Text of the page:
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'Catch Shares' Aim for Sustainable Fishing


'Catch Shares' Aim for Sustainable Fishing
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The sun is setting fast when the Roughwater pulls into port at Chesapeake Beach, Virginia, an hour from Washington.

Under the harsh illumination of a single deck light, Rachel Dean and her family thread bright orange tags through the mouths and gills of the day’s catch: about 150 shiny, silver and black striped bass.

“Each fish has to be tagged and weighed,” Dean explained, her brown ponytail pulled through a gray baseball hat. “And once our quota’s met we can’t catch any more.”

It’s part of a new “catch shares” system that went into place last season for striped bass fishermen in the Chesapeake Bay. Authorities assigned each fisherman a set amount of fish he or she can catch each season.

It’s a major departure from the old system. Officials used to decide how many total striped bass could be caught from the Bay each year, and set days on which fishermen could catch them.

“It was a fishing derby. It was, ‘Green light, go.’ Catch all you can and hope that you get your share of the pie,” Dean said.

A catch shares program grants each fisherman a quota of fish that he or she can catch each season. (Photo: Steve Baragona / VOA)
A catch shares program grants each fisherman a quota of fish that he or she can catch each season. (Photo: Steve Baragona / VOA)


Racing to catch all you can before someone else does -- that’s how fishing works in much of the world.

About a quarter of the world’s fisheries are over-harvested, according to the United Nations, and experts say this “race to the bottom” is one big reason.

Catch shares, on the other hand, give each fisherman “the freedom to fish (their quota) whenever they choose,” said Kelly Denit from the National Oceanic and Atmospheric Administration’s Office of Sustainable Fisheries. “So you are no longer racing to get out and catch fish before the total amount has been caught.”

About 500 species of fish in 40 countries were managed under catch shares programs as of 2013, according to the Environmental Defense Fund.

In the U.S., Denit says these programs have helped cut down on overfishing while raising fishermen’s incomes.


For example, a 2011 NOAA report found red snapper fishermen in the Gulf of Mexico earned as much as 31 percent more per vessel after a catch shares program began in 2007. And the last time they exceeded official catch limits was in 2006, before the program started.

And they can make fishing safer. With a guaranteed share of the catch, fishermen aren’t forced to go to sea in bad weather.

But it’s not easy to set up a program that everyone considers fair.

The Chesapeake striped bass fishery agreed to a catch shares program mainly to plug a loophole in the old system that some fishermen were exploiting to skirt catch limits.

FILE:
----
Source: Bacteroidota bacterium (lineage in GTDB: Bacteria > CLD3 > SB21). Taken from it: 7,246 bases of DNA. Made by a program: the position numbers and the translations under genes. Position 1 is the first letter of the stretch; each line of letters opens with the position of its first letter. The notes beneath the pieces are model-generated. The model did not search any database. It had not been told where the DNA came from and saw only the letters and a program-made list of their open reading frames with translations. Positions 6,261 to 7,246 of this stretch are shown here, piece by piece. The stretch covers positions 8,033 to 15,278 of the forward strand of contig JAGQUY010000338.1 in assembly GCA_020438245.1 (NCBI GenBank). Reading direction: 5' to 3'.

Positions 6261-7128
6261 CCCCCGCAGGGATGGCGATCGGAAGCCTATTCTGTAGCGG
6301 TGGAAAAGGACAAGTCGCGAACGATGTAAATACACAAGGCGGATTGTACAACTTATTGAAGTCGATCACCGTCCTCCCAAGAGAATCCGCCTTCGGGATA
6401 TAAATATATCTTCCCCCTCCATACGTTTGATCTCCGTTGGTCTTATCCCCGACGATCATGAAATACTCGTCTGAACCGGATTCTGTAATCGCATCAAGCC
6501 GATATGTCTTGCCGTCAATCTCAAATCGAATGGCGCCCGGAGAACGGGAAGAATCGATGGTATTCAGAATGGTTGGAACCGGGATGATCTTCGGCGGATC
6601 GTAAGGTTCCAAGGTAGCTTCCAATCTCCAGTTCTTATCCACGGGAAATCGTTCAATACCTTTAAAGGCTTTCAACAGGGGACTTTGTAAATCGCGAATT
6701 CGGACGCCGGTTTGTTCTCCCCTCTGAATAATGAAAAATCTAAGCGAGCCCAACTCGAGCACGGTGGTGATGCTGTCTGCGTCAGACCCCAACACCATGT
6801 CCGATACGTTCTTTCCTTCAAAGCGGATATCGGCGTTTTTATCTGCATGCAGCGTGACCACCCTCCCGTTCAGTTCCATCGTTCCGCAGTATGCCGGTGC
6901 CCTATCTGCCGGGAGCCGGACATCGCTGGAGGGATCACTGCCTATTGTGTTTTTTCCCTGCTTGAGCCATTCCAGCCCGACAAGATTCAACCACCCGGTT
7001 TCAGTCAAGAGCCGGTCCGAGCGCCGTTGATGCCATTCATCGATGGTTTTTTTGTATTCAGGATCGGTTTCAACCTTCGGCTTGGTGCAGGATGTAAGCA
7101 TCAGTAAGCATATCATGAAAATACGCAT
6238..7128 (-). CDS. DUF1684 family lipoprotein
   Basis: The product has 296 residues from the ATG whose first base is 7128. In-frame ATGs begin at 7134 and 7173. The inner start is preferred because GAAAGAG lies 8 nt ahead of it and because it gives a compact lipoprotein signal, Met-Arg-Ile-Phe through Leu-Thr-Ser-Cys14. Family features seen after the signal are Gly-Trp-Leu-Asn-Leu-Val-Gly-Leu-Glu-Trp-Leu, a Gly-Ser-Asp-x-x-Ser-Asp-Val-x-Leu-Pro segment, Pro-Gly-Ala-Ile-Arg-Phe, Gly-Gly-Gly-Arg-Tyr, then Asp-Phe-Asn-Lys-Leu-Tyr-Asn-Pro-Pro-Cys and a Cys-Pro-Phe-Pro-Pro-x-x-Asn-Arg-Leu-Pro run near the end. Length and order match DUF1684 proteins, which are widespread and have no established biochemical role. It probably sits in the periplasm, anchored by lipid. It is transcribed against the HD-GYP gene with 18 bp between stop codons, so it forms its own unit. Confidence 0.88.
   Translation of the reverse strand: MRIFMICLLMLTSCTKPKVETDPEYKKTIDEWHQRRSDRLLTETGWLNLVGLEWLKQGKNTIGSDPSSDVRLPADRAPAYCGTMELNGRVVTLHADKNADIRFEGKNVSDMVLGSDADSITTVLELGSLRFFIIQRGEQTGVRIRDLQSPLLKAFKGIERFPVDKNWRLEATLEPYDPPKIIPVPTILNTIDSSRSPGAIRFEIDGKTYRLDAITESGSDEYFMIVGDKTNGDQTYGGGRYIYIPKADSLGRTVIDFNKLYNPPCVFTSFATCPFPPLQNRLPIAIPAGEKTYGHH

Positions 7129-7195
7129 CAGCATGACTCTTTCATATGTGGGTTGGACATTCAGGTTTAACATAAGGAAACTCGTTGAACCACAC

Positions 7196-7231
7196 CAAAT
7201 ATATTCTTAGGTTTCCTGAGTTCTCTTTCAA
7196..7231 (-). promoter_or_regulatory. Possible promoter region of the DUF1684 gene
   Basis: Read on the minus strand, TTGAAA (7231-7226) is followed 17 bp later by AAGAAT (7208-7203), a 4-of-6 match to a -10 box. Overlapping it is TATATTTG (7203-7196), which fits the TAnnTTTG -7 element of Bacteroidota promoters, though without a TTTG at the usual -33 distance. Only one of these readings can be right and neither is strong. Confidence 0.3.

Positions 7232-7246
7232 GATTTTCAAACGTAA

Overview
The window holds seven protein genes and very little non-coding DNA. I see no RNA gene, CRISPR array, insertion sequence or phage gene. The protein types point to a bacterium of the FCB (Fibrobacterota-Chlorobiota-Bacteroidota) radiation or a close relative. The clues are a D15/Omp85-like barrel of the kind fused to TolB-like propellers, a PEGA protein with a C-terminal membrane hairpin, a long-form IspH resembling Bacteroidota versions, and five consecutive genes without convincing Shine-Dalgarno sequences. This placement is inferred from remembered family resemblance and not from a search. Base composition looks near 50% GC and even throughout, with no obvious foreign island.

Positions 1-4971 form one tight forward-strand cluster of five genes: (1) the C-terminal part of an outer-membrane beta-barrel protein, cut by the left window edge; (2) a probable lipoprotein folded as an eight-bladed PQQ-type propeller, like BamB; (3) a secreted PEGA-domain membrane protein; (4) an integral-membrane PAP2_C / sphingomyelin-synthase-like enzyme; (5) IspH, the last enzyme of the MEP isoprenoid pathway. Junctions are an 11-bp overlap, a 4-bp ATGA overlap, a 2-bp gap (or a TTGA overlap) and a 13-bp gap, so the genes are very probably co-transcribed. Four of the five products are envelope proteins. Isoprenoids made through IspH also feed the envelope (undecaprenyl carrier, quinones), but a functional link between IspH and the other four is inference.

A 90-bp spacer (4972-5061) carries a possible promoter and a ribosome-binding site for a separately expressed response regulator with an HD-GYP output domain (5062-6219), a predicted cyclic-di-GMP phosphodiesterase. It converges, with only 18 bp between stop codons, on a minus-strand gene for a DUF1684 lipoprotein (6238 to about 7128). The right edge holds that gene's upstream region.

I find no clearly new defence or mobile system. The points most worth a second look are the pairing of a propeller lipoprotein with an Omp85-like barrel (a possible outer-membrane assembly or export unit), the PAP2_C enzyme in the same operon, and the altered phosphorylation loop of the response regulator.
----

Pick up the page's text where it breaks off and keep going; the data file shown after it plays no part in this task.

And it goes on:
To start it, officials based quotas mostly on how much striped bass each fisherman had caught in recent years. Basically, bigger operations got bigger quotas.

Rachel Dean (L) and her mother tag striped bass as part of a catch shares program, in Chesapeake Beach, VA. (Photo: Steve Baragona / VOA)
Rachel Dean (L) and her mother tag striped bass as part of a catch shares program, in Chesapeake Beach, VA. (Photo: Steve Baragona / VOA)

Shrinking fleets

But there were winners and losers.

“There’s some boys that had fished only two years. They got more quota than I did. I’ve been doing this job for 40 years,” said waterman Larry Powley.

Catch shares programs let fishermen with smaller quotas make money by leasing their shares. Powley, who is based in Hoopers Island, Maryland, bought up enough shares to stay in the striped-bass business.

“But some of the young guys, the boys (who) couldn’t afford to buy up quota, they’re gonna get left behind,” he said.

That’s not unusual, Denit acknowledged. “Often in catch share programs, you will see a decrease in the number of fishermen.”

But it’s often necessary, she added. “In many cases, catch shares programs have gone into fisheries where overcapacity was a concern, where you potentially had this mismatch between the number of fishermen and what the resource could sustain.”

That can make catch shares programs very unpopular, however.

Dean likes the program, but said not many people among the close-knit community of Chesapeake Bay fishermen want to speak out to support it.


Even her family had doubts at first.

"We didn't really get what we had hoped for. Obviously, everybody wants more when something's divided like that,” she said. “But we also knew there were going to be benefits."

Dean likes the fact that she can wait out bad weather and mechanical problems, and sell when prices are high.

She misses the thrill of the derby -- “Green light, we’ve gotta go now! A little bit of competition. I’ve heard it explained as the last Wild West."

"But the advantages and the security we’ve got in the (catch shares) system," she added, "it helps.”

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    Steve Baragona

    Steve Baragona is an award-winning multimedia journalist covering science, environment and health.

    He spent eight years in molecular biology and infectious disease research before deciding that writing about science was more fun than doing it. He graduated from the University of North Carolina at Chapel Hill with a master’s degree in journalism in 2002.